1. Daniel Dennett, American philosopher. Somebody from the field of cognitive science has to be here. Dennett is a far better representative than also-listed Steven Pinker, as well as having a broader range of intellectual interests, including linguistic and analytic philosophy touching on metaphysics, free will, epistemology and other issues, the “nature” side of a still-smoldering nature-vs.-nurture debate, and more. Plus, as Darwin’s biggest bulldog this side of the pond, that lets me leave out Richard Dawkins and keep another space open.

2. Jared Diamond, listed as geohistorian. Paleohistorian, anthropologist, might also fit. So, too, as his warnings to today’s world in “Collapse” indicate, would the word “pundit” or similar. Because his historical and geographic knowledge is so strong, this allowed me to not bother looking at pundits who, although academics, are better known for their punditry (especially on the progressive side), such as Paul Krugman.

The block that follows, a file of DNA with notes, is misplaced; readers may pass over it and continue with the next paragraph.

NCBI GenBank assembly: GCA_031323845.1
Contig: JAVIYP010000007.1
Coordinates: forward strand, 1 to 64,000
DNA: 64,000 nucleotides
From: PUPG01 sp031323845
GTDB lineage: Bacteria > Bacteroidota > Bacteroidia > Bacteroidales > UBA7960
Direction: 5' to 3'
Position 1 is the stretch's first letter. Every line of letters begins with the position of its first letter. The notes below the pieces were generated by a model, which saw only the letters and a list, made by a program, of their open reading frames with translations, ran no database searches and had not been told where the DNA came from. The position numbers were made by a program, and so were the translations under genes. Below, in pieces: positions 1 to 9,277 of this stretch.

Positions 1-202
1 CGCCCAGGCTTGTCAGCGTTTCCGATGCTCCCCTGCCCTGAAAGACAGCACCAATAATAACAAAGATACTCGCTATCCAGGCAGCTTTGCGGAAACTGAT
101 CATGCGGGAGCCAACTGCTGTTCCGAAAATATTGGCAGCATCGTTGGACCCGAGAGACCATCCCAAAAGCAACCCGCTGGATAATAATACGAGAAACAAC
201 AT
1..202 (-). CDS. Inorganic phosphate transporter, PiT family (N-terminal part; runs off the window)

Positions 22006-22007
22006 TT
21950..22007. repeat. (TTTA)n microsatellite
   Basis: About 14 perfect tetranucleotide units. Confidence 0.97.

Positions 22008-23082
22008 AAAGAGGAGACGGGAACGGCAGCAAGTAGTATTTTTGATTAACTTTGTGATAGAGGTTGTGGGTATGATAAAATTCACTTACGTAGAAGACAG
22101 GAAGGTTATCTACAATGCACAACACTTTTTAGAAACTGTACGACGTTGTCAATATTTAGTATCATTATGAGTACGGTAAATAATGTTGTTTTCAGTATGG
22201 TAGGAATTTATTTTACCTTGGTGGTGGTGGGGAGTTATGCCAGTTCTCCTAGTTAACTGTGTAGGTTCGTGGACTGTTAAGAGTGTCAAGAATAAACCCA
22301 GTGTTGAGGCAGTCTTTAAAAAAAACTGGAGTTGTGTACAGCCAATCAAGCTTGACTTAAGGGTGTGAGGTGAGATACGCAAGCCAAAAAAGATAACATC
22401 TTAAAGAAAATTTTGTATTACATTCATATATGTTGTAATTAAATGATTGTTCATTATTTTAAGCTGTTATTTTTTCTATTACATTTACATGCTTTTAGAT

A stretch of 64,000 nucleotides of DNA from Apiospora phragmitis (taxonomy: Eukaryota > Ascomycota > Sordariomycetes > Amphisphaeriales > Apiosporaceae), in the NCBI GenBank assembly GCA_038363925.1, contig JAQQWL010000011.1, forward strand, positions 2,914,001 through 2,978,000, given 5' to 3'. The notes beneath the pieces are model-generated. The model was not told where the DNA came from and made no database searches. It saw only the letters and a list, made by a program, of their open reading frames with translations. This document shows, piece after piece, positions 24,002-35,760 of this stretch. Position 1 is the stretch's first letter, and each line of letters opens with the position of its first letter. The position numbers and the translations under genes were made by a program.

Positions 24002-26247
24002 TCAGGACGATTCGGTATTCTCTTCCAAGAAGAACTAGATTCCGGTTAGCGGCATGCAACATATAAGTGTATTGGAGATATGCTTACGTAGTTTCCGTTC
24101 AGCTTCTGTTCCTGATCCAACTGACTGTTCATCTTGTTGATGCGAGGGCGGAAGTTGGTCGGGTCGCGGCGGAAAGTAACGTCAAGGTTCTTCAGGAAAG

3. Paul Kennedy, British historian and most notably, author of “The Rise and Fall of the Great Powers.” His book stops with the fall of Great Britain, but he points out that the U.S. moving from a manufacturing, engineering and (non-entertainment) creativity and invention society to one based on making money through financial speculation and manipulation could easily go the way of the British and Dutch before them. This pick, too, allowed me to avoid more narrow pundit-type writers, as well as get a more conventional historian than Diamond on the list.